Hormones can play an important role in how breast cancer develops and grows. The medicines used to treat women’s infertility problems affect hormone levels. So researchers have wondered if fertility treatments might increase breast cancer risk.
A large Dutch study strongly suggests that in vitro fertilization (IVF), a type of fertility treatment, doesn’t appear to increase breast cancer risk, even years after the fertility treatment.
The research was published in the July 19, 2016 issue of The Journal of the American Medical Association. Read the abstract of “Ovarian Stimulation for In Vitro Fertilization and Long-term Risk of Breast Cancer.”
One type of fertility treatment involves harvesting mature eggs from a woman’s ovaries. Without fertility drugs, only one or two eggs at most per cycle will be harvested. With fertility drugs, as many as 8 to 10 mature eggs can be released and harvested. To minimize any risk, most fertility doctors develop a customized egg-stimulating regimen for each woman. In IVF, harvested eggs are fertilized in a test tube with sperm from a woman’s partner or a donor. The fertilized eggs grow briefly into tiny embryos which are then implanted in a woman’s uterus.
In the study, the researchers followed more than 25,000 Dutch women who had fertility treatment from 1980 to 1995. The women were followed for about 21 years, which is a very long follow-up time.
- 19,158 women had IVF treatment
- 5,950 women had other fertility treatments that involved less exposure to hormones
The women were about 33 years old when they started fertility treatments and had about 3.6 IVF cycles.
During the follow-up period:
- 839 cases of invasive breast cancer were diagnosed
- 109 cases of DCIS (ductal carcinoma in situ, which is non-invasive disease) were diagnosed
The incidence of breast cancer at age 55 was:
- 3.0% for the women who had IVF
- 2.9% for women who had other fertility treatments
After taking into account a number of factors that are linked to a higher risk of cancer, including:
- each woman’s age when she gave birth to her first child
- a woman’s overall number of children
- number of IVF treatments
the researchers found that women who had IVF treatments had no higher risk of breast cancer than women who had less intensive fertility treatments and had about the same risk of breast cancer as the average women.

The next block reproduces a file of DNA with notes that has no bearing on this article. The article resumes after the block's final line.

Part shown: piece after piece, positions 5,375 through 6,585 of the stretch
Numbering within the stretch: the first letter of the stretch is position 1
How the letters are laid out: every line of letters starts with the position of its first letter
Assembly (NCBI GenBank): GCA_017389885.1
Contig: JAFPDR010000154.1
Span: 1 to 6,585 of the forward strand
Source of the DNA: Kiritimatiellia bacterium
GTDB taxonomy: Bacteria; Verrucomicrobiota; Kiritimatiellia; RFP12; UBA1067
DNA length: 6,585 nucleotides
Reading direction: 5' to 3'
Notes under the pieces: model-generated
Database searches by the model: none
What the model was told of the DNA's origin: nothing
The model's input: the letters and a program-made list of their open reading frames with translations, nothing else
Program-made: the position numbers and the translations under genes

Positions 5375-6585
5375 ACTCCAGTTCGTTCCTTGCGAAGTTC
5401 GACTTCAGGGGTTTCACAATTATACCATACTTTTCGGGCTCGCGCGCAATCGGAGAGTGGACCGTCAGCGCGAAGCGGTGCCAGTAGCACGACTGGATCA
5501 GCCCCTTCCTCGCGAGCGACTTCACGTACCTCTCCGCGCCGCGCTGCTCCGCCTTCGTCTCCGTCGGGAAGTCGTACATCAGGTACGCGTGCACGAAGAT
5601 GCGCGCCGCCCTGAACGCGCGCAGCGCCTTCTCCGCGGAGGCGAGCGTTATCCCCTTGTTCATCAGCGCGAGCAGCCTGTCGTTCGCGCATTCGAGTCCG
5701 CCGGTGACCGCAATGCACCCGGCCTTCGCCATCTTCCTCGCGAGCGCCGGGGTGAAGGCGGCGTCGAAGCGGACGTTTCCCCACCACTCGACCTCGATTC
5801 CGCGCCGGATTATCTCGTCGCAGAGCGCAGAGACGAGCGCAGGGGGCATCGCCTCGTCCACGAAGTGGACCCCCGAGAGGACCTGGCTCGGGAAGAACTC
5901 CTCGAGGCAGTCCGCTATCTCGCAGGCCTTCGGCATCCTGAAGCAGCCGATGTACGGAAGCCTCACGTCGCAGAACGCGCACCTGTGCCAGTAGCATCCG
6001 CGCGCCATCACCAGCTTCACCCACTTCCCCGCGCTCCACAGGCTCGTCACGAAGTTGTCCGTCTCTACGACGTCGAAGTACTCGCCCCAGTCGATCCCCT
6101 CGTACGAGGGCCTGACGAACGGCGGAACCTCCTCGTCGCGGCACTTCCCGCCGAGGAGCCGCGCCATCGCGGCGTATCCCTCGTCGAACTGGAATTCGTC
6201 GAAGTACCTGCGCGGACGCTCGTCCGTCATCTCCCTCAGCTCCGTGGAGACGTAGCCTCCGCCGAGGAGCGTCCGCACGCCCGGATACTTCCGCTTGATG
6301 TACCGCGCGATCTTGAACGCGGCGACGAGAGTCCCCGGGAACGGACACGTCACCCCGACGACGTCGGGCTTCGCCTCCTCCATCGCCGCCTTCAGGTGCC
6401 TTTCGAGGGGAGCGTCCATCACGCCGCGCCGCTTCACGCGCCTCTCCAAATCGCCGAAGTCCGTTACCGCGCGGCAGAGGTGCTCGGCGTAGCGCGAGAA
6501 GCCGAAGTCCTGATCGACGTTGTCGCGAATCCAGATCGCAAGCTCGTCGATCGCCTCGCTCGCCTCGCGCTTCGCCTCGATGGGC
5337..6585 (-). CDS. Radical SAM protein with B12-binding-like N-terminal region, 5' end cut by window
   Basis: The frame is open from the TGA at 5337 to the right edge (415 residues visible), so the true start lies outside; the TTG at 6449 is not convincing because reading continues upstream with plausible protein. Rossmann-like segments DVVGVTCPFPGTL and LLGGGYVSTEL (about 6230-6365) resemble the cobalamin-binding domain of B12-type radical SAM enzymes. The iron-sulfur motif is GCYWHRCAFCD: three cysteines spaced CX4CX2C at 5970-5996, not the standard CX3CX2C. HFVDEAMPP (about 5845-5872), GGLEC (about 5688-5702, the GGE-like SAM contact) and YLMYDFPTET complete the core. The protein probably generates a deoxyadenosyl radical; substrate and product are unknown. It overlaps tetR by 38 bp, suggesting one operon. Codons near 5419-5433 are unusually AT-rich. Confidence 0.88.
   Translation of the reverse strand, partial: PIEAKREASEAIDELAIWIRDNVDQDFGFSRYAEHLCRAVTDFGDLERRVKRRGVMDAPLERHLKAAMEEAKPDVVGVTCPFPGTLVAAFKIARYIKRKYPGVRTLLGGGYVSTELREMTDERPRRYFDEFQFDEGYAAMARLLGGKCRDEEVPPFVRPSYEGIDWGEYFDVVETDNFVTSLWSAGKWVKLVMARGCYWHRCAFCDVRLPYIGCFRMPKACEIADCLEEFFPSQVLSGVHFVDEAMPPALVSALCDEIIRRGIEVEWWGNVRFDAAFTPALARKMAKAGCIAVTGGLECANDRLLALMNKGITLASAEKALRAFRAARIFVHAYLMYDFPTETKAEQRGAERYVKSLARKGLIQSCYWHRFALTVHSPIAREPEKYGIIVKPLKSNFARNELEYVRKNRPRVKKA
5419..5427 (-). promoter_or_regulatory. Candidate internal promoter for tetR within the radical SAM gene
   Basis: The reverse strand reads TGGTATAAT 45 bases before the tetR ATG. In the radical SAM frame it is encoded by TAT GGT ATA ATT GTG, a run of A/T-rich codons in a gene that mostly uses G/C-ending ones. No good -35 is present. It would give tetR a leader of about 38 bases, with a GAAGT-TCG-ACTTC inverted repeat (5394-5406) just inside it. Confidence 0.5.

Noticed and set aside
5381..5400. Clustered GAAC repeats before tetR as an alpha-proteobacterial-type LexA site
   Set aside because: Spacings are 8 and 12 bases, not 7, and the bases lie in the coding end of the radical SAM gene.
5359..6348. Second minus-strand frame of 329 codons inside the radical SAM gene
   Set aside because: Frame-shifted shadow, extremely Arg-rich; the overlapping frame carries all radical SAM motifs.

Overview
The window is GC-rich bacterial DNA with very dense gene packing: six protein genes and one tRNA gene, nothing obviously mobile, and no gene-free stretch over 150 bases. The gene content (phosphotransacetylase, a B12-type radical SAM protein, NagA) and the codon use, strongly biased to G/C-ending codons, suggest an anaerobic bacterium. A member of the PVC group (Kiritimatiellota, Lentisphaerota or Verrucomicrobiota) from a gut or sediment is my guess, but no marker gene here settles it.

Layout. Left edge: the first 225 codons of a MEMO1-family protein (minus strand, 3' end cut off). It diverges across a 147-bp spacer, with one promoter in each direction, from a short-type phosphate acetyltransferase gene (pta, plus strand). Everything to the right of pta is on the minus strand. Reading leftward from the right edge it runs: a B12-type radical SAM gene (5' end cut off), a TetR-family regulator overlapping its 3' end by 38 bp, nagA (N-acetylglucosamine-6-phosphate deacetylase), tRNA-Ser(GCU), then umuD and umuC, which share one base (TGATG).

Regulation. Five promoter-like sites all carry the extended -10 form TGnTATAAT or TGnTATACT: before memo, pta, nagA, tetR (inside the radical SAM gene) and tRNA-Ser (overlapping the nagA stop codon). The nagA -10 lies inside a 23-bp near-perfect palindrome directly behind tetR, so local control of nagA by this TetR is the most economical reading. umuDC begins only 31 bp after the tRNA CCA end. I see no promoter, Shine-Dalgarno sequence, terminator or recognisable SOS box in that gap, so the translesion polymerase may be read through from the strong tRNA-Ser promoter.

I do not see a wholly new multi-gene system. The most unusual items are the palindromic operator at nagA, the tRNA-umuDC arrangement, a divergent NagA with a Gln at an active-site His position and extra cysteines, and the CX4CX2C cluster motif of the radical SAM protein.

"Earlier studies [on IVF] that reported no increase of breast cancer based their conclusions on shorter follow-up and smaller numbers of breast cancers, whereas some studies reported increased risks in subgroups of IVF-treated women," said lead author Alexandria W. van den Belt-Dusebout, Ph.D., of the Netherlands Cancer Institute, in an interview. "Because of the conflicting results in the literature and methodological limitations of earlier studies, even in reviews and a meta-analysis, a large study with long follow-up was needed."
The study also found that having seven or more IVF cycles was linked to a lower risk of breast cancer, compared to having one or two cycles.
"That’s reassuring, because you would think if you did IVF 10 times, your risk would be higher," said Owen K. Davis, M.D., president of the American Society for Reproductive Medicine, in an interview in The New York Times.
If you’re considering fertility treatments or have used them in the past, this study is very reassuring. The researchers concluded that women and their doctors do not need to worry about IVF treatments increasing breast cancer risk.
If you’re having fertility issues, you may want to visit the RESOLVE website. RESOLVE is an organization that provides education and support to people with fertility problems and has local chapters throughout the United States. For more information, visit www.resolve.org.
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